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What Is the Relationship between Alcohol and Jaundice?

Fatty liver disease means the liver is not fully metabolizing fats.
Excessive alcoholic consumption can lead to jaundice.
An ultrasound can be used to detect liver damage.
Drinking large amounts of alcohol can, over time, lead to liver disease.
Not all alcoholics develop jaundice.
Damage due to cirrhosis is not reversible and is often fatal.
Excessive consumption of alcohol can damage the liver, leading to jaundice.
Alcohol-related liver damage typically occurs in three stages.
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  • Written By: Emily Daw
  • Edited By: Kaci Lane Hindman
  • Last Modified Date: 24 June 2015
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Excessive consumption of alcohol over an extended period of time can lead to jaundice, or yellowing of the skin and eyes, due to the presence of bilirubin in the blood. This comes as a result of decreased liver function or permanent liver damage. Alcohol and jaundice are not always related, however, since jaundice can be a sign of several different health problems.

Damage to the liver as a result of alcohol consumption occurs in three stages: fatty liver, alcoholic hepatitis and finally cirrhosis of the liver. Fatty liver indicates that the liver is not fully metabolizing fats. It can be diagnosed by means of a liver function test, which measures the amount of non-metabolized fat in the blood. Jaundice is not generally seen at this phase of liver disease. Mild fatty liver is not dangerous, but if alcohol consumption is not decreased, it may lead to increasingly more harmful stages of liver disease.

The connection between alcohol and jaundice begins to be seen in the second stage of alcohol liver disease, alcoholic hepatitis. At this stage, the liver becomes inflamed as alcohol causes it to stop metabolizing fats, proteins or carbohydrates. This leads to a buildup of toxins, including bilirubin, in the bloodstream. Patients who experience jaundice or other symptoms of alcoholic hepatitis, including fever, abdominal swelling and loss of appetite, should see a doctor immediately. If all alcohol consumption is stopped, damage to the liver may still be reparable.

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If alcohol consumption continues, cirrhosis of the liver usually results. This condition causes the liver to harden as a result of scar tissue buildup. At this stage, alcohol and jaundice usually connect, as the liver's function continues to decrease. Damage due to cirrhosis is not reversible and is often fatal, although a liver transplant may be an option for some patients.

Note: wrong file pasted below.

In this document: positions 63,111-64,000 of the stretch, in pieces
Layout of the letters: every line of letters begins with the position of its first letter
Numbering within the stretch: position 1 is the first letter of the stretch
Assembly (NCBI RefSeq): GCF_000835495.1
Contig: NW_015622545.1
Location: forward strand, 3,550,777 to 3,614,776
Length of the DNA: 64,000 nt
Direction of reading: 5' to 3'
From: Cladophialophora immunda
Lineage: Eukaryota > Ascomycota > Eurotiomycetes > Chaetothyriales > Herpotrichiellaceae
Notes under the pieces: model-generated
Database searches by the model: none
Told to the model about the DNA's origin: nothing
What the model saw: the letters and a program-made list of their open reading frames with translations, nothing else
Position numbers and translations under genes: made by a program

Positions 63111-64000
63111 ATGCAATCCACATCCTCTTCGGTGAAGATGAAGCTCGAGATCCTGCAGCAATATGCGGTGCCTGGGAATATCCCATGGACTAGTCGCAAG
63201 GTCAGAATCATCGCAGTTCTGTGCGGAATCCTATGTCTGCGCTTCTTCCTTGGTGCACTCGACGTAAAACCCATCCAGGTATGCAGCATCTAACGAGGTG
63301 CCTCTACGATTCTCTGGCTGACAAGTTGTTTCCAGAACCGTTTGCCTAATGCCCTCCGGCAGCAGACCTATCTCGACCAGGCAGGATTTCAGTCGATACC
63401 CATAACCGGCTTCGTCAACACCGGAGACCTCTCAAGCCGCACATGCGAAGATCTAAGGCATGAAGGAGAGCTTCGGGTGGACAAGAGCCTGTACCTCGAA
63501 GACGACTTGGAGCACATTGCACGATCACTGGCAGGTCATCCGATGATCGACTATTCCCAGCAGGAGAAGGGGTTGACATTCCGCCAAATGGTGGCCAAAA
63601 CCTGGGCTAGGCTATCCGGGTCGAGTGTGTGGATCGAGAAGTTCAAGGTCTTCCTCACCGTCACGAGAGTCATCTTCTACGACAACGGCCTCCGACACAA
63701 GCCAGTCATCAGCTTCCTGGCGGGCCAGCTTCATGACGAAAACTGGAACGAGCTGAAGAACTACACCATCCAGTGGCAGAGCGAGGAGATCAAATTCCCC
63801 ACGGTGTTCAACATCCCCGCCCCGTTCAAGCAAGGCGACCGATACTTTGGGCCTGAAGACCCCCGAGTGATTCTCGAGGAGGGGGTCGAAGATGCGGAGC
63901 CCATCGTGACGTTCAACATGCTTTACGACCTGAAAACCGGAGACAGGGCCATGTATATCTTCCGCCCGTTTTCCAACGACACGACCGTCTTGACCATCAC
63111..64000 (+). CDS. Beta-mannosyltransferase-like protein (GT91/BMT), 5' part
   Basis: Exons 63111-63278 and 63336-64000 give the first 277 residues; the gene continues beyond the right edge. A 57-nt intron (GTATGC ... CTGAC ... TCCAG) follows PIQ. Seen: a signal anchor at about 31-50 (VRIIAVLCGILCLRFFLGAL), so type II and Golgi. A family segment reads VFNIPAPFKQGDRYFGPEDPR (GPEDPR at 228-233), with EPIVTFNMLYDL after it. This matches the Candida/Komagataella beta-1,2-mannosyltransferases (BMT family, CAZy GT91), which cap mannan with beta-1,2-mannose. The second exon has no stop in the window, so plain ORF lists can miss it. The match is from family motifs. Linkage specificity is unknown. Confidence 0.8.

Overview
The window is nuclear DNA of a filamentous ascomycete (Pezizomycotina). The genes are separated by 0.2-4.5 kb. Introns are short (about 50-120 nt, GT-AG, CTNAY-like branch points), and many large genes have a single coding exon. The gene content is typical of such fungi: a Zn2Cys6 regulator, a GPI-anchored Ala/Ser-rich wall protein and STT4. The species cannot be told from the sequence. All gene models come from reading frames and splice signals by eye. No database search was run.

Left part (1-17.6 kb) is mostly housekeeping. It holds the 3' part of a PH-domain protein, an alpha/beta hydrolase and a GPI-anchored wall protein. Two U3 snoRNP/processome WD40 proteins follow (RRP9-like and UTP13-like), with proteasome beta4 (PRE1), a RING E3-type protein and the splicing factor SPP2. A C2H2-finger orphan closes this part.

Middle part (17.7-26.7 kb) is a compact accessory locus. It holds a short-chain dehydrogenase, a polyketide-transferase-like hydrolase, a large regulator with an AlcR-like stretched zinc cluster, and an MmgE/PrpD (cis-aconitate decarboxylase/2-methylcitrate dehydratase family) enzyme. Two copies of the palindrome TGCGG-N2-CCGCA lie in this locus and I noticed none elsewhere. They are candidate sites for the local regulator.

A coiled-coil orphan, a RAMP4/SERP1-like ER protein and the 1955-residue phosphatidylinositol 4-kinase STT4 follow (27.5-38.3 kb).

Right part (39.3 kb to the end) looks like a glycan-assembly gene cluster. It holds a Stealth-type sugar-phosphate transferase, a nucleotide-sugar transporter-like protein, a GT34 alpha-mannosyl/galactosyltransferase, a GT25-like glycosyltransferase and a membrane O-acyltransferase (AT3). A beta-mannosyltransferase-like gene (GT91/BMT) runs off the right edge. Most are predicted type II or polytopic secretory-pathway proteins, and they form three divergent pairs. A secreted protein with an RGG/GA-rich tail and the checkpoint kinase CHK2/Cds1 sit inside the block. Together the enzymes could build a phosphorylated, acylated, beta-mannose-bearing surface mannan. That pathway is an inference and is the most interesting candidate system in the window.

Although excessive consumption of alcohol and jaundice are often seen together, not all alcoholics develop jaundice. Genetics, age and gender all seem to play a role in the chances of developing liver problems as a result of heavy drinking. Women are more likely than men to sustain liver damage from alcohol. Some people's livers also seem to be genetically predisposed to alcohol-related problems, although the exact causes of this are not known as of 2011.

Furthermore, jaundice may come about from a number of types health problems that are not alcohol-related. Other types of hepatitis, which may be blood borne or food borne, can cause yellowing of the skin and eyes. Infections or blockages of the gallbladder and some types of malaria may also lead to yellow skin.

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Discuss this Article

ZipLine
Post 3

I don't drink alcohol at all and I developed jaundice briefly due to an infection. Thankfully, it wasn't permanent and I recovered. But my doctor did initially suspect an issue with my liver because of alcohol as others also mentioned. I guess alcohol and jaundice are seen together often.

fify
Post 2

@donasmrs-- I agree with you. The strange thing is that our liver is the one organ that has the greatest potential to recover. It constantly renews itself. Maybe that's why God felt that just one was enough, as opposed to two kidneys. But despite this, people still manage to destroy this organ through alcohol consumption. Unfortunately, liver transplant isn't an option for everyone and sometimes it's not successful. So we need to take care of our liver and keep it healthy.

donasmrs
Post 1

Like the article said, there are other possible causes of jaundice. But if someone has jaundice, a doctor will certainly ask about drinking habits. Someone who drinks daily and heavily probably has jaundice caused by alcohol induced liver damage.

Ideally though, people who like to drink should do themselves a favor and get a liver function test once a year to see how their liver is doing. Because by the time that jaundice develops, the liver is quite damaged. It would be best to diagnose the problem before this symptom, when it's only at the fatty liver stage. Then people will be more likely to recover completely as long as they quit drinking.

Or I guess the best

alternative is to stop drinking in the first place to prevent these complications. Unfortunately, not many people think ahead this way. I know someone who wasn't an alcoholic and still developed liver damage from alcohol. So everyone's body functions differently and some people are more sensitive to the effects of alcohol.

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